Story of the Week


    He played in the major leagues for 19 years, all with the Boston Red Sox. He had a career batting average of .344. He had a career on-base percentage of .483. He had a career slugging percentage of .634. He had 521 career home runs. And the list goes on and on. He is arguably the greatest hitter in baseball history. His name is Ted Williams.

    The incredible stats would have been greater were it not for the fact that Williams served in two wars, World War II and Korea.

    Such was the status of one of the most revered sluggers ever to wear a major league uniform. In addition to being called the greatest pure hitter ever, Williams was also one of America’s most familiar faces.

    Much copied but never mastered was that sweet swing that terrorized American League pitchers. Despite interruptions by the two wars noted above, plus numerous injuries which wreaked havoc with his playing career, Williams was nonetheless a permanent fixture in front of Fenway Park’s most infamous "green monster" left-field wall.

    Williams’ superior hitting was a great accomplishment in itself, but it was made greater by several factors. In the 1940’s and 1950’s, there was no sacrifice fly rule; the hitter was still charged with a time-at-bat which obviously did not help his batting average. Williams was a pull hitter; he was a left-handed hitter who hit to the right side. Fenway’s right field foul line was a comparatively short poke, but right-center field, his "power alley", was anything but, and he still managed 521 home runs. And finally, defenses played Williams to pull, employing three infielders and two outfielders to the far right side in the "Williams shift", and he still managed a .344 batting average.

    Williams had great eyesight, and prides himself that he never swung at bad balls. Legend has it that he once took a pitch that was called a strike. He then turned to the umpire to advise him that if he doesn’t swing at a pitch, it’s a ball.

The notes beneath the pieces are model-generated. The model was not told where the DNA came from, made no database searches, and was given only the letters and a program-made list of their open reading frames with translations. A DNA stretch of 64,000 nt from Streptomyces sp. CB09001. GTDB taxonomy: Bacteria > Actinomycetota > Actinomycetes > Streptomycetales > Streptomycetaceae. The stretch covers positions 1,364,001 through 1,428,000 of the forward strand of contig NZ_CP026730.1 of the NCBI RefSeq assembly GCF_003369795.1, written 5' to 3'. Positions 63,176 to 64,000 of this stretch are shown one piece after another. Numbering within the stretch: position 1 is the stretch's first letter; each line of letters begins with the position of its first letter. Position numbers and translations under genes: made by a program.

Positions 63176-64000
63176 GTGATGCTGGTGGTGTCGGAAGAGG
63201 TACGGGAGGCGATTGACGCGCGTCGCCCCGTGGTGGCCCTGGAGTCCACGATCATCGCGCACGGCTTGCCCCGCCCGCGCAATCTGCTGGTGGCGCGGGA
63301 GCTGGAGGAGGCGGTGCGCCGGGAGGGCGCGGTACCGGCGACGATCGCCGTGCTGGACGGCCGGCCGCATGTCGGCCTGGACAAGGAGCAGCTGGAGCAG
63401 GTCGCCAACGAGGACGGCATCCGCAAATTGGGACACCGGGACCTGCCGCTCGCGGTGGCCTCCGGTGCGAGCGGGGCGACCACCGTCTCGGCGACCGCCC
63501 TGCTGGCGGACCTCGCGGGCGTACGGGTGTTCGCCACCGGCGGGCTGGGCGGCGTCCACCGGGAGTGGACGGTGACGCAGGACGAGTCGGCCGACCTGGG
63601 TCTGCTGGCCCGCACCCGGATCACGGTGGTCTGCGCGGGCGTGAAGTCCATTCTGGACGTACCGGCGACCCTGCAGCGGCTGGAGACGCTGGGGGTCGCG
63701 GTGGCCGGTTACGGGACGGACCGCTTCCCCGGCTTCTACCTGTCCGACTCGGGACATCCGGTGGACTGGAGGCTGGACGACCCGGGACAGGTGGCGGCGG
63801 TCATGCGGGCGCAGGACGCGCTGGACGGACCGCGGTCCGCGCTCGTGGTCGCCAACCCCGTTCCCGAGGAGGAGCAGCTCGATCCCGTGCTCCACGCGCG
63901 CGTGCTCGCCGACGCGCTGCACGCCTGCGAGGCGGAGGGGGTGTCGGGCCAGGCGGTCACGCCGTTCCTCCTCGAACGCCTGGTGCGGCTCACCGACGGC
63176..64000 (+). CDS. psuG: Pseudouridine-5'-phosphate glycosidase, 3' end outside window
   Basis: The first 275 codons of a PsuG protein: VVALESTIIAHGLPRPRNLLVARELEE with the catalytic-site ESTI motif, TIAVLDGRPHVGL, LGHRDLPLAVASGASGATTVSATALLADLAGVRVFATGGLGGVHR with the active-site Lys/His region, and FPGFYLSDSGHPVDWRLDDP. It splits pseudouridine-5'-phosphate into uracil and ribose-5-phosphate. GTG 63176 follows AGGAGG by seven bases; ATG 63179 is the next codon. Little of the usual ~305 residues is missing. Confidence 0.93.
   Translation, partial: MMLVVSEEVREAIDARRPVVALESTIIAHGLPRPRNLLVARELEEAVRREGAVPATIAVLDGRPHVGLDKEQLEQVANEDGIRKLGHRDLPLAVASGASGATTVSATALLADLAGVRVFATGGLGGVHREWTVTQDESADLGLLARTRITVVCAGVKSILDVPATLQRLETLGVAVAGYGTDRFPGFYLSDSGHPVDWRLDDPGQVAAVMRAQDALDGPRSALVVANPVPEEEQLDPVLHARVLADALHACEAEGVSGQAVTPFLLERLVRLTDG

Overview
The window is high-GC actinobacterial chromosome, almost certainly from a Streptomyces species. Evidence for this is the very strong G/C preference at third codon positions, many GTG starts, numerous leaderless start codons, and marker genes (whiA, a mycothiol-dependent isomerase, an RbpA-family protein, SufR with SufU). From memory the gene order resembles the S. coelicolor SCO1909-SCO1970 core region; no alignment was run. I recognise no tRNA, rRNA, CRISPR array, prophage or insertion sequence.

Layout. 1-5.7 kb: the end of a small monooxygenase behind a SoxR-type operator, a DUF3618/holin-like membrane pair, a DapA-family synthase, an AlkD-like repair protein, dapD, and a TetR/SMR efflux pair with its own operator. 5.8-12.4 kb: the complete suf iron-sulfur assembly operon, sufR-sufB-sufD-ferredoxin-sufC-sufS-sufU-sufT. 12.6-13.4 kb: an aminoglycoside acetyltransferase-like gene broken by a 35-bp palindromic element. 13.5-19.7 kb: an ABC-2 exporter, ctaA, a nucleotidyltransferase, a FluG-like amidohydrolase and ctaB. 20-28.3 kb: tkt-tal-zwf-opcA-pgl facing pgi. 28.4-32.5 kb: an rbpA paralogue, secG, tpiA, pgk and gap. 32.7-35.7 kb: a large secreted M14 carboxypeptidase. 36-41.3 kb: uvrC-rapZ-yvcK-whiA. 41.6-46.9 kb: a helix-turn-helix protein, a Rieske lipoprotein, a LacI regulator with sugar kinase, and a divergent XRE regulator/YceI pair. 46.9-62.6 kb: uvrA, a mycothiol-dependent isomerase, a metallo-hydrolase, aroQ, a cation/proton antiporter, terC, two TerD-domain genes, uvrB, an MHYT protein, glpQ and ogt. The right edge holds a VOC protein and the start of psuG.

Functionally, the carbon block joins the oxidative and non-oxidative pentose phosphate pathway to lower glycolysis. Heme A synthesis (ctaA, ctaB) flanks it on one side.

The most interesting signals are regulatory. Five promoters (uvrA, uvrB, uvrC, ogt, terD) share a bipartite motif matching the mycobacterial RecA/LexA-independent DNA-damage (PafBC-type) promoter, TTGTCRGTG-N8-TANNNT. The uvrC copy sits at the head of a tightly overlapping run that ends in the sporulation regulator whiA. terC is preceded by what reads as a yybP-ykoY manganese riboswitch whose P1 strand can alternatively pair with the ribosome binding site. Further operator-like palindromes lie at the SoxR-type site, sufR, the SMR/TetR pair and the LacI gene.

Ted Williams is the last player to record a .400 batting average for a season. He hit .406 in 1941. It could be the last .400 season we’ll ever see in baseball. But Joe DiMaggio, with less impressive stats than Williams, was voted the league’s MVP that year. That was a great injustice to Williams, who was very aloof to the very sportswriters who voted the honor, and these same writers showed their obvious displeasure with his treatment of them. The writers were not terribly objective when it came to Ted Williams.

    Williams once wrote his own preferred epitaph: "I want people to say that Ted Williams is the greatest hitter who ever lived." We’ve seen great hitters down through the years, but I’ve never seen any hitter better than Ted Williams.

Last Week's Trivia

    The Brooklyn Dodgers had great power hitters. Who is the only player ever to hit a ball over the roof at Ebbets Field? If you said Campanella or Snider or Hodges or Robinson or Furillo, you were wrong. It wasn’t a Dodger. It was Joe Adcock of the Milwaukee Braves.

Trivia Question of the Week

    What is the "palpably unfair play" rule? See next week’s Sports Junkie for the answer.